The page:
Alright, this is a tough one. Juicing ginger.
First I peel, then I don’t, it doesn’t seem to matter. You need to start with plump ginger. Just because ginger is a root, doesn’t mean that it’s suppose to be dry. Ginger root, unless it’s too old, is not dry; it’s wet. It’s juicy.
However, because the stands are so dense, it takes a lot of pressure to juice it. Peel it, don’t peel it, it doesn’t matter. Cut into small pieces helps, but still it takes a while and takes a lot of pushing.
When you’re done, the blades/strainer insert needs to be thoroughly brushed immediately under running water, and some bits need to be plucked from the blades. Not easy.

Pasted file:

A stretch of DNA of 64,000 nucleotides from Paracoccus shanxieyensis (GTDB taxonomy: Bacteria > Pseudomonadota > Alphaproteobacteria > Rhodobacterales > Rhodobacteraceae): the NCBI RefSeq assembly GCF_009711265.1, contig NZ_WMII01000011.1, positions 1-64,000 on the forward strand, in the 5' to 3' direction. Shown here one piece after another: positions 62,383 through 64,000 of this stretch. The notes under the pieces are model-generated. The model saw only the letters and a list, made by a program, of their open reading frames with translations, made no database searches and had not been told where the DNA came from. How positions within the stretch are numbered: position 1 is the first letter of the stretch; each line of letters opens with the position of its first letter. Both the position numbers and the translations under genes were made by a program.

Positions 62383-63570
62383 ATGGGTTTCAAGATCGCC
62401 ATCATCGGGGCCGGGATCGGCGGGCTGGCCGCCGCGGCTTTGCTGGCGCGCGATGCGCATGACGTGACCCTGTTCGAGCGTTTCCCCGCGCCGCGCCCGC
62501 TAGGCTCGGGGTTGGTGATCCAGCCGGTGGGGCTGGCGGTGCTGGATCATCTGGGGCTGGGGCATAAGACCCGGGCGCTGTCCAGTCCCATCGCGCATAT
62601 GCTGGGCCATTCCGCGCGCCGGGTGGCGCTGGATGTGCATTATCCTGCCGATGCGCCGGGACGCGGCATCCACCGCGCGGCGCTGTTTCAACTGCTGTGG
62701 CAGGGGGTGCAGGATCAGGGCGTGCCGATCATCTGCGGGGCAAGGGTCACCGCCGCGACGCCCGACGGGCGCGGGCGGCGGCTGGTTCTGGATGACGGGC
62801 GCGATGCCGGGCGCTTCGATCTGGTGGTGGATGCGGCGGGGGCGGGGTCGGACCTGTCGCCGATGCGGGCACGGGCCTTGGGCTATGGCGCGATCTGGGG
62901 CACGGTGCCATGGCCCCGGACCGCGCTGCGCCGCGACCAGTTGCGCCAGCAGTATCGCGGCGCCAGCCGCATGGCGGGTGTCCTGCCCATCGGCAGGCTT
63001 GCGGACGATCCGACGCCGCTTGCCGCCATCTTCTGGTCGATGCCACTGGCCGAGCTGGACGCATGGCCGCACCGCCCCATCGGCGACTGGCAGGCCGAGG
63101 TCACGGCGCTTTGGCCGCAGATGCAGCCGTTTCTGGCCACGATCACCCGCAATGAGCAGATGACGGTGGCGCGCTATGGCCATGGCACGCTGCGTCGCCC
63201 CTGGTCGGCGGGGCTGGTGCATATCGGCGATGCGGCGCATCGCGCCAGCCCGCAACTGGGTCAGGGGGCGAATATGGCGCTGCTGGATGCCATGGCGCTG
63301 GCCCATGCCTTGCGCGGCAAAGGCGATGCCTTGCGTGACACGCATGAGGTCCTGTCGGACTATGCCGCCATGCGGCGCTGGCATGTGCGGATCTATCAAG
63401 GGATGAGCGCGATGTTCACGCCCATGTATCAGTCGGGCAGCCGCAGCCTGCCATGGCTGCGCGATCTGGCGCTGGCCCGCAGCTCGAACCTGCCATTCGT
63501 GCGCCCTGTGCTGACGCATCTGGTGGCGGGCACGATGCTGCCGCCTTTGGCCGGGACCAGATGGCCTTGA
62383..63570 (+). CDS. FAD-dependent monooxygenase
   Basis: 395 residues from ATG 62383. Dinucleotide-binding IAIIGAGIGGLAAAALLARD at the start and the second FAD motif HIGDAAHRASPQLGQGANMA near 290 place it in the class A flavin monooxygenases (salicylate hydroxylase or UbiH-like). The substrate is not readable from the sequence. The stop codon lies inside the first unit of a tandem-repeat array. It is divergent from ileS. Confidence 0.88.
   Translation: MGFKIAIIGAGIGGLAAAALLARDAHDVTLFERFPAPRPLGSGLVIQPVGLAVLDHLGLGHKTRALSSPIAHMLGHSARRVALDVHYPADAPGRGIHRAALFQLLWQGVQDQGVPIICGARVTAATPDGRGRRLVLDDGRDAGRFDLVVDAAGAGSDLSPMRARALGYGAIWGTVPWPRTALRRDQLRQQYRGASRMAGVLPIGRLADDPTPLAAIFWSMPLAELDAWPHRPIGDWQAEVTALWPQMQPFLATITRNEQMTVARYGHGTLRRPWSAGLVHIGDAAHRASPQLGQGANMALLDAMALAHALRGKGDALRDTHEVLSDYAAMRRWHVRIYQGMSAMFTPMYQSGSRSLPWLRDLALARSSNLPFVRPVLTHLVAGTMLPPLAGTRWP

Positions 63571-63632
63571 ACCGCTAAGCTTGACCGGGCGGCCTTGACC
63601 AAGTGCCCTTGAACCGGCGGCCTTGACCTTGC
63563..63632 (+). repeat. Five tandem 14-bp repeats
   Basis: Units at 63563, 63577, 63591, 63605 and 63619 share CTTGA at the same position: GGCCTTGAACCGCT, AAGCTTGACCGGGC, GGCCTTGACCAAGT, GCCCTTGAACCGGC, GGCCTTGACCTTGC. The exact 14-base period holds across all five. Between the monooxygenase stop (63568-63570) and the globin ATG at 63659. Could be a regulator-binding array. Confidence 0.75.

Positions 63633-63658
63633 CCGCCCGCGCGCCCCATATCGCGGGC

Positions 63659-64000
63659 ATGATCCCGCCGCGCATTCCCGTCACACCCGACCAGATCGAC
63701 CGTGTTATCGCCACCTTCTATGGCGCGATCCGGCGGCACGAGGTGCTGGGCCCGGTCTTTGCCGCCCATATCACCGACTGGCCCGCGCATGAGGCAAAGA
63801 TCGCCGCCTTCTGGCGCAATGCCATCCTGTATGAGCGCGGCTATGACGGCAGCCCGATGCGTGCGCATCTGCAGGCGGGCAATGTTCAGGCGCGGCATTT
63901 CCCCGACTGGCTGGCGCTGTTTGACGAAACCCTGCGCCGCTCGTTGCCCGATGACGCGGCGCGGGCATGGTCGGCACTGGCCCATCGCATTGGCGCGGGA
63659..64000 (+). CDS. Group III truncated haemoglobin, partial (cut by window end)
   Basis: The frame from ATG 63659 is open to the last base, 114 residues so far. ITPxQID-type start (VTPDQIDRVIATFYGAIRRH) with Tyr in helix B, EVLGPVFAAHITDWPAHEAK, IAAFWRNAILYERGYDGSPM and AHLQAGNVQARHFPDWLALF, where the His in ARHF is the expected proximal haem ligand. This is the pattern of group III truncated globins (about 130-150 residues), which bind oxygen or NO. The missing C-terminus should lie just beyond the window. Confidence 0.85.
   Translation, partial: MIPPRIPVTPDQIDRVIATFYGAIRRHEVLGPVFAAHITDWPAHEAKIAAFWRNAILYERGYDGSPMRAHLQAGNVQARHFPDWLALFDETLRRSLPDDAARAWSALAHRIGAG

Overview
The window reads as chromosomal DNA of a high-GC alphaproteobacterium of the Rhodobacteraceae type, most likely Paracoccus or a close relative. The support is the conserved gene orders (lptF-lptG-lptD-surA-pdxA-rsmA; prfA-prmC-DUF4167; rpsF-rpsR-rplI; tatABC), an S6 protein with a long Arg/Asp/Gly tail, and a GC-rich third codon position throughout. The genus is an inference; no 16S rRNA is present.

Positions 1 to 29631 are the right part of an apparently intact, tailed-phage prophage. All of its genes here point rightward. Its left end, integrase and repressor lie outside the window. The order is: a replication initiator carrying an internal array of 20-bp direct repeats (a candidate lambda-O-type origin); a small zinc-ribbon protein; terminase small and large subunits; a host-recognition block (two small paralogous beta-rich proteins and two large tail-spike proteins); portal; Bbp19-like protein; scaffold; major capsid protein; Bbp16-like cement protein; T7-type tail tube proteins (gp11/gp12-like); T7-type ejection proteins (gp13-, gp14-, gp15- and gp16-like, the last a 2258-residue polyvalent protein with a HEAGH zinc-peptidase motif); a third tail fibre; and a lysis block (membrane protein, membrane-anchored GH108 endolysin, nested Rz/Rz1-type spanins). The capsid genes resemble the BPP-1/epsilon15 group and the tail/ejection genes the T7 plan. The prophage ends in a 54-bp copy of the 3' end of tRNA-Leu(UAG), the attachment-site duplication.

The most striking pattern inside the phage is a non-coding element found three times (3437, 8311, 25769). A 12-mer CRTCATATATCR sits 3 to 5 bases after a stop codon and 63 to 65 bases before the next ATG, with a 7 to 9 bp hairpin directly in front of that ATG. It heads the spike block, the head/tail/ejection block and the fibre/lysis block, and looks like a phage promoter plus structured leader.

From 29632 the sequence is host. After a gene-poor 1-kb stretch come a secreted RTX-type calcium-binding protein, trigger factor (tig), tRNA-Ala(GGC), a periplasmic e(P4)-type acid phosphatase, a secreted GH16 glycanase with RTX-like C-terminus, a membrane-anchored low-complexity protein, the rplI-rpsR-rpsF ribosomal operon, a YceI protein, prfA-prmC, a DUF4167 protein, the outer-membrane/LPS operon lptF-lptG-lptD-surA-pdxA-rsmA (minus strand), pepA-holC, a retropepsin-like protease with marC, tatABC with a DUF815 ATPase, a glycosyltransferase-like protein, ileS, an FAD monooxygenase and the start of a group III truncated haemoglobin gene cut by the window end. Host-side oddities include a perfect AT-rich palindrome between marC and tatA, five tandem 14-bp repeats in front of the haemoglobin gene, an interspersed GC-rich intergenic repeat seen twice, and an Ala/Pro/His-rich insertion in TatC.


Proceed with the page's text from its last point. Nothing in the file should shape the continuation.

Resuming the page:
The end result, however, is worth it. Ginger juice is highly potent. A teaspoon in your glass of some other juice goes a long way. Use it in savory or sweet recipes calling for ginger.
In the photo above you can see what fresh, juicy ginger looks like (in the forefront) and the old gnarly one I had in the back of the crisper – good for pulverizing in a grinder into powder – maybe.